Bishambhar Dayal, C.J.
1. This is a petition by Kumari Kiran Jain who appeared in the High School Certificate Examination, conducted by the respondent, Board, originally in the year 1969 in Biology group. She failed in two subjects -- Elementary Mathematics and Physics. She was allowed to appear in the supplementary examination in 1969. She appeared in that examination, but passed only in Elementary Mathematics and again failed in Physics. Therefore, she was allowed to appear along with the regular candidates in the examination held in the early part of 1970. In the examination held in 1970 practical examination in Physics had also been introduced and, therefore, she appeared both in theory and practical examinations. In 1969 no practical test was taken and the candidates were examined in Physics in two papers of theory only of 50 marks each. When the result of 1970 examination was declared, the marks received by the petitioner only in the two theory papers of 35 marks each were shown in the mark-sheet and the marks secured by her in practical test were not shown there. On that basis she was declared to have failed. She consequently filed this writ petition, alleging that she was entitled to get her result declared after adding the marks she received in the practical test also in which she had appeared.
2. The contention on behalf of the petitioner is that since she had failed in the subject of Physics and there was at that time no bifurcation of the examination into theory and practical, she must be deemed to have failed in the whole subject of Physics and not in any part thereof. Consequently in the examination of 1970 she appeared in the whole subject as it was examined then and was entitled to receive credit for all the marks received in the whole subject.
3. On behalf of the respondent Board the contention in reply is that since in 1969 the examination was only in theory and there was no practical examination, in 1970 also her examination in theory alone was relevant and the marksshe received in practical examination could not be added to see whether she had passed in the subject. For this contention reliance is placed on Regulations Nos. 140 and 141 of the Board, which are as under:--
'140. Candidates shall be declared tohave passed the Examination, if they secure 33 per cent of the marks in the subjects in which they appear at the supplementary Examination. No division shall, however, be awarded to such candidates.'
'141. Candidates who failed either in the theoretical or practical part of a science subject shall be required to pass only in the part in which they have failed. The minimum pass percentage shall be the same as in the case of candidates appearing in all subjects.'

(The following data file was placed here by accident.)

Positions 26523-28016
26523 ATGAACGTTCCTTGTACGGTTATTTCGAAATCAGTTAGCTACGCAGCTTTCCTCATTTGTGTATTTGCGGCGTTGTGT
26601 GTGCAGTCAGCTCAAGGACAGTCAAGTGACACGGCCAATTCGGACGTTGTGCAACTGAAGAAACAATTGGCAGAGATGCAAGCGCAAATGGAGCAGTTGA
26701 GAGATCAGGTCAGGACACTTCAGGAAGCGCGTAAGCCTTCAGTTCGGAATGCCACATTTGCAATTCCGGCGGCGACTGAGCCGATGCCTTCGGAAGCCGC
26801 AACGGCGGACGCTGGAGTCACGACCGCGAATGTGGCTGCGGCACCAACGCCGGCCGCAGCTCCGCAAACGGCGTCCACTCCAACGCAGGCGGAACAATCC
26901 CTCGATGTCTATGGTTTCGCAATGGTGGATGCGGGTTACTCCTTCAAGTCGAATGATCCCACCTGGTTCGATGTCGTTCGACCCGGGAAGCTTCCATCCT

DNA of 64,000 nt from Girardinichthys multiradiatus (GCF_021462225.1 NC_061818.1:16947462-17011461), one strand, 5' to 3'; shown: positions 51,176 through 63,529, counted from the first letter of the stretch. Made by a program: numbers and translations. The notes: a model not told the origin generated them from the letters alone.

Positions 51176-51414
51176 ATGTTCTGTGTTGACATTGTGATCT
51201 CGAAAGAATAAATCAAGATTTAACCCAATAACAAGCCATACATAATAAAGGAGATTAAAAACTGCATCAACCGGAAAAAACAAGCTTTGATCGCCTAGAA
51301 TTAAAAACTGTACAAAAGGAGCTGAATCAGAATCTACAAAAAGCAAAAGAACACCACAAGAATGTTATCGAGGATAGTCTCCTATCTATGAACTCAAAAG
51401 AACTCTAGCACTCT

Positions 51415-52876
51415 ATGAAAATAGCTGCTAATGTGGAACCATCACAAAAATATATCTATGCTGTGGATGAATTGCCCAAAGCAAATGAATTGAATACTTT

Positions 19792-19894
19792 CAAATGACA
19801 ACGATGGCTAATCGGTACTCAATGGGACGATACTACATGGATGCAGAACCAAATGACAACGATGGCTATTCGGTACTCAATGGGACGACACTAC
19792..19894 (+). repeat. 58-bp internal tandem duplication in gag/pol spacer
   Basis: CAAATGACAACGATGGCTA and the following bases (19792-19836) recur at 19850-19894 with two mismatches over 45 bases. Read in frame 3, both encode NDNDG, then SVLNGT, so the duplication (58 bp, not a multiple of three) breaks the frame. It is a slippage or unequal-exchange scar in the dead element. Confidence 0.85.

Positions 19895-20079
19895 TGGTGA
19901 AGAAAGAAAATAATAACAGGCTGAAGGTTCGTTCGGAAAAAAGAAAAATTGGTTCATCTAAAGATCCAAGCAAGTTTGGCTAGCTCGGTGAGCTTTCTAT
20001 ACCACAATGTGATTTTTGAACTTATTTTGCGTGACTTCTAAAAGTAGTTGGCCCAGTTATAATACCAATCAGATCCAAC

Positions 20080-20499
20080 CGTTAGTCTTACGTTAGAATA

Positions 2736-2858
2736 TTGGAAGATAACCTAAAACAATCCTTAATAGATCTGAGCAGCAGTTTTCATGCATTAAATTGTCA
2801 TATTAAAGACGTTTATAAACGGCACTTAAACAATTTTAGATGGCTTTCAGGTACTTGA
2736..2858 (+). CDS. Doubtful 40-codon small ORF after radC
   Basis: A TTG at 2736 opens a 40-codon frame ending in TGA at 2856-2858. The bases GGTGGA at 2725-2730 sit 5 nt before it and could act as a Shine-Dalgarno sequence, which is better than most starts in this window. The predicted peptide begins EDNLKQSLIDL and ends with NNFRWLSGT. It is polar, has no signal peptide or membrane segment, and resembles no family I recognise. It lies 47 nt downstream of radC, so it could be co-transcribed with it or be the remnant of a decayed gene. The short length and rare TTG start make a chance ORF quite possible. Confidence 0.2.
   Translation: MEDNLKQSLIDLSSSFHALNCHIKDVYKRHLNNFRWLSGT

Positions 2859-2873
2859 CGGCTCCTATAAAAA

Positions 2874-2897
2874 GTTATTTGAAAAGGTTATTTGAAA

Learned counsel appearing for the Board contended that according to the above-quoted Regulation No. 141, the petitioner having failed in theory papers was entitled to appear only in theory papers in the supplementary examination. We are unable to agree with this contention. Regulation No. 141 applies only to those candidates who had originally appeared in subjects which had been bifurcated into theory and practical examinations. Where a candidate is not originally examined in theory and practical examinations Regulation No. 141 can have no application. It is only when a candidate has been examined both in theory and practice and failed in one of the two that the candidate will have to appear in that part in which the candidate had failed. But in the present case the petitioner was originally not examined in theory and practice both. When she was examined there were two theory papers only of 50 marks each. The whole subject carried 100 marks and she had to obtain 33 marks out of 100 in order to succeed. In 1970 the method of examination was altered and the two theory papers were of 35 marks each and there was a practical examination of 30 marks. Naturally, when the candidate appeared in 1970 examination along with regular candidates and received papers of 35 marks only, she was bound to think that she was to appear in the practical examination also, so that she appears in the whole subject carrying 100 marks. There was nothing wrong in that line of thinking and it was on that basis that she seems to have been permitted by the Principal in charge of the examination centre to appear in the practical test also. Regulation 140 only applies.